A quick guide to IFRS 15

accountant and bookkeeper talk in a futuristic office

Whether you’re struggling to comply with the accounting, financial reporting, and revenue recognition from IFRS 15, or just want to refine the way you work, this blog is for you. Read on for five quick tips to help you conquer IFRS 15.

1. Remember it’s a team effort

IFRS 15 and revenue recognition isn’t just another accounting exercise. Sales and finance need to work together on the same goal: earning and retaining customers and revenue.

Depending on the size of your company and customers, and the maturity of your market, you might have standardized your contracting and sales concessions.

Accounting loves this standardization for its efficiency. Sales needs flexibility to close the deal. Both are important, and both departments need to work together to find the right balance.

2. Review your cross-team processes

To get a stronger understanding of your company’s processes and systems, you need to map them out first.

Building the quote-to-cash process is a critical early step. High-volume companies manage this through the payment gateway. Companies with larger average contract value (ACV) often choose a CPQ (configure, price, quote) tool to bring automation to the quoting process to maximize consistency, up-selling, and predictability.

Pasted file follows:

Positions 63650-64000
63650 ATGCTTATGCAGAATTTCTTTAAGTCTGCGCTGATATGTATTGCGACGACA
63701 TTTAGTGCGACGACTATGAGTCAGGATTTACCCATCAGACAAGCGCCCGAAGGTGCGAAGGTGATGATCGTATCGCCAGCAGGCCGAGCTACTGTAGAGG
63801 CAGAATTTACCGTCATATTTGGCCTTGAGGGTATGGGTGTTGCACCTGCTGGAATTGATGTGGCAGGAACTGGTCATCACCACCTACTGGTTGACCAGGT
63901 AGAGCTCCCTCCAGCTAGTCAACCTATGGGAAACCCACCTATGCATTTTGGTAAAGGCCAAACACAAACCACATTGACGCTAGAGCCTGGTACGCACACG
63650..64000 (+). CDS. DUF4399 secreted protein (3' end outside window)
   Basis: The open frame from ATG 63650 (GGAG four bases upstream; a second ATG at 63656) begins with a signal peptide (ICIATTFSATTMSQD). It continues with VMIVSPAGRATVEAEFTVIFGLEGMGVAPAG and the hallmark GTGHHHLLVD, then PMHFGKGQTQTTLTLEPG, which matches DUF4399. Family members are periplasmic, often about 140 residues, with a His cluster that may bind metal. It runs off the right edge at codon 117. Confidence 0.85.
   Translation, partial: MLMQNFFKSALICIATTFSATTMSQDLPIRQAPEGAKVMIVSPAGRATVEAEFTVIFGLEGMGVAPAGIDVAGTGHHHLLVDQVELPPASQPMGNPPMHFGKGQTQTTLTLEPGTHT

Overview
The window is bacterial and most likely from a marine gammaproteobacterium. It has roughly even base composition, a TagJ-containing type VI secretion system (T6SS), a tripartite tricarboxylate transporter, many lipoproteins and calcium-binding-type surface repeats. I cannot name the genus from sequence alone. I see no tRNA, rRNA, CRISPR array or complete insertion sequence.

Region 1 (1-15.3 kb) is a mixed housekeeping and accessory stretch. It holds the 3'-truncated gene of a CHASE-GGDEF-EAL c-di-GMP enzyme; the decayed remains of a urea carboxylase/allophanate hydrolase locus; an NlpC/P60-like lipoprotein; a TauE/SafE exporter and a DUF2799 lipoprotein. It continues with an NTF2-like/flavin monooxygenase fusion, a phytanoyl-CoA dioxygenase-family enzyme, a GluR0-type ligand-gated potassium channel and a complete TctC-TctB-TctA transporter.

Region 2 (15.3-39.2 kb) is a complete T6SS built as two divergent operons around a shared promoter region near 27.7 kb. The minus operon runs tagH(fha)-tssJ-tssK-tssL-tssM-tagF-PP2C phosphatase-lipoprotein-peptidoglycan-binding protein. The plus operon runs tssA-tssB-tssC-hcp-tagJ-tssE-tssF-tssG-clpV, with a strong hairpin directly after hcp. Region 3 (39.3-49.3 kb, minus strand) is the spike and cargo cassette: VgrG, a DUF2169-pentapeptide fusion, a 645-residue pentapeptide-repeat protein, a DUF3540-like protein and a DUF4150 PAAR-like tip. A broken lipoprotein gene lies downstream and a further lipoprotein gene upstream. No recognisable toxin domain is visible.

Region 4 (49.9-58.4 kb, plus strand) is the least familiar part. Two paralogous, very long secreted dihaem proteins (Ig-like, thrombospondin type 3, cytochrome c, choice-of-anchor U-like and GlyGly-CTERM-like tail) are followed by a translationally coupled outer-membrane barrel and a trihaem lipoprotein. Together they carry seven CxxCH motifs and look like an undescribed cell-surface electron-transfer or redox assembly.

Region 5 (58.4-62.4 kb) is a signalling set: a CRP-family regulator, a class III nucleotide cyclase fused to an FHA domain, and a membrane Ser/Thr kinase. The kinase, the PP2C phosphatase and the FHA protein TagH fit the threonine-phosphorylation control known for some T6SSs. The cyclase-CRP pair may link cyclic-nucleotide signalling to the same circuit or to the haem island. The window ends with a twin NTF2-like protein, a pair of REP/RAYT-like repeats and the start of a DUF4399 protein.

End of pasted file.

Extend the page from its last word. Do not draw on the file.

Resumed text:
How well you automate these CRM processes is key, as is the way you integrate this data into your financial system. You need to be able to immediately bill, recognize, and report on it all, so thinking through the process mapping is a crucial cross-departmental process.

One example of something companies often struggle with is capturing their contract information in their CRM. There is a lot of information that needs to be included in a contract and open text fields in a CRM can make transferring that information to another system difficult. You can’t import it, analyze it, or report on it.

By working cross-functionally with different teams, you can scale and automate processes. This kind of collaboration allows you to bring in all the information you need for IFRS 15 into your CRM. From there, it can be seamlessly integrated into your financial management system.

3. Read the fine print

Get familiar with performance obligations. A performance obligation is any goods or services promised in the sales cycle. These are often explicitly stated in an agreement but can sometimes be implicit and woven into a common business process.

Keep in mind the small print in the free-text fields in any sales orders. Digging into the promises the company made as you figured out product-market fit can take time, and there are often free-text fields on the contract.

Finding the implicit promises that have been made can be even more time-consuming. Examples include offering free passes to a customer conference, or training at that event. This ties back to tip one, working together as a team on the common goal of maximizing customer value and earning the revenue that comes from it.

The most critical component having a strong sense for your contracts. Like open text fields in a CRM, some contracts might have additional clauses written in the margins in pen.